Jospin suffered greatly from Al Gore Syndrome. His lackluster centrist campaign, impersonal demeanor, and disingenuous flip-flop posturing from the center to the far left (when threatened by Trotskyist firebrand Arlette Laguiller) all conspired to destroy his image and credibility. Laguiller and her fellow ultra-left-wing candidates garnered 11 percent of the vote, chipping away at Jospin's numbers. Furthermore, Jospin's former Interior Minister Jean-Pierre Chevènement siphoned off another 5 percent with an eccentric nationalist message. The challenge from the far left and Chevènement put a far greater dent in Jospin's candidacy than he ever imagined, a phenomenon that has provoked more than a few comparisons to Ralph Nader's campaign.

The parallels are very real. In an impassioned plea to fellow leftists published in Le Monde three days before the election, Michel Broué and Bernard Murat exhorted their ideological compatriots to vote for Jospin. "Have you gone crazy? Le Pen has caught up with Jospin in some polls," they began. Critiquing Chirac's free-market, pro-business worldview, the authors insisted "Despite his limits, his compromises…Jospin's left is also a left of resistance to this new form of barbarism." Their rhetoric sounded eerily similar to that of Democrats in early November 2000, as Nader's numbers ate away at Gore's majority. "The future is not guaranteed…The stakes are real today," Broué and Murat wrote. And indeed they were. Le Pen edged out Jospin by a mere 0.76 percent.

As these factors would seem to indicate, like many center-left parties throughout Europe, and like the U.S. Democrats, the French socialists are suffering an identity crisis. "The traditional left did not manage to cast itself as the true left," said David Alcaud, of the Institute of Political Studies in Paris. As a result, the socialists are no longer seen as representing the little man and are increasingly perceived as simply another arm of the institutionalized ruling elite. Jospin's support of limited privatization, globalization, and tighter immigration regulations, coupled with a campaign that adopted the right-wing theme of law and order, severely damaged his leftist credentials.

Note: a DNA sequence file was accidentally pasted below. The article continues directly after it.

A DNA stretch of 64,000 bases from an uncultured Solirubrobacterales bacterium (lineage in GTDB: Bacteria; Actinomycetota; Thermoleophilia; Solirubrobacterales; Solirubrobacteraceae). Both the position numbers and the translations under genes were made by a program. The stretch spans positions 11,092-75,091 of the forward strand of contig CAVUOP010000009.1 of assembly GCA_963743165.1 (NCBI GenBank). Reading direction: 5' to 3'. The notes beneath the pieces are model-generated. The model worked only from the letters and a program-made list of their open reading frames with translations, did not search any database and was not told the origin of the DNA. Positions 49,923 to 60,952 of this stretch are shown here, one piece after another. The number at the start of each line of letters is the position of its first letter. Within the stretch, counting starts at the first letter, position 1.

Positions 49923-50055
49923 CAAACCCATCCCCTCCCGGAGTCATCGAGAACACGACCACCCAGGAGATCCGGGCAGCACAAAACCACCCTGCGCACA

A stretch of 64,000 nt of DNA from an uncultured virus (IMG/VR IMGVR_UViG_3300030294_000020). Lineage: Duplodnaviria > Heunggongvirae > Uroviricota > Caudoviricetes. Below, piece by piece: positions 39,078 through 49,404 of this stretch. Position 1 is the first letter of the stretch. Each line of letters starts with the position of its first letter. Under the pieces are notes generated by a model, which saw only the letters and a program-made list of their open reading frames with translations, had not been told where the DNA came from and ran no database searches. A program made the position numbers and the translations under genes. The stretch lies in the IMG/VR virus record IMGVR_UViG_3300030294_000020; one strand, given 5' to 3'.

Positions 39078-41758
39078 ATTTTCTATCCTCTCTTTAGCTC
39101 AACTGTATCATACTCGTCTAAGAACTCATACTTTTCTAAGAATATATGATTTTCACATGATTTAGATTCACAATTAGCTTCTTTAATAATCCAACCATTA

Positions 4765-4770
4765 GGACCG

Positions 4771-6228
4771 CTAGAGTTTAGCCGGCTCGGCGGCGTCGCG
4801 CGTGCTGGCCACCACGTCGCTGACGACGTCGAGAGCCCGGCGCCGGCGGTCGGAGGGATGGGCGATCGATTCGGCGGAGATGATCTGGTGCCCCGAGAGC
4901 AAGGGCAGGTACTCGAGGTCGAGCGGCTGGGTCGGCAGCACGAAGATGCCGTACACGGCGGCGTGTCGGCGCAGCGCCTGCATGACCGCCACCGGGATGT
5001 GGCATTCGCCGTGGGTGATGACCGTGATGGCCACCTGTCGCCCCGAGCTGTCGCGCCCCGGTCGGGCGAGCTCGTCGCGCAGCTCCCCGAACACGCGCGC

The same can be said of the socialists' coalition partner, the French Communist Party (PCF). In historically red-friendly Seine Saint-Denis north of Paris, PCF candidate Robert Hue garnered 15 percent of the vote in 1995 but received only 5.8 percent on Sunday. His popularity plummeted in other communist strongholds as well. Many of these votes went to more extremist far-left parties who now see the PCF as an establishment party that no longer represents them; some disillusioned workers and unemployed ex-communists defected to Le Pen's National Front. Indeed, many of these voters look to the National Front's "socially left" nationalistic populism as the solution the left has not been able to provide. As Nonna Mayer of the Center for the Study of Political Life in France noted, "[the far right] profits from the failure of traditional left-wing parties."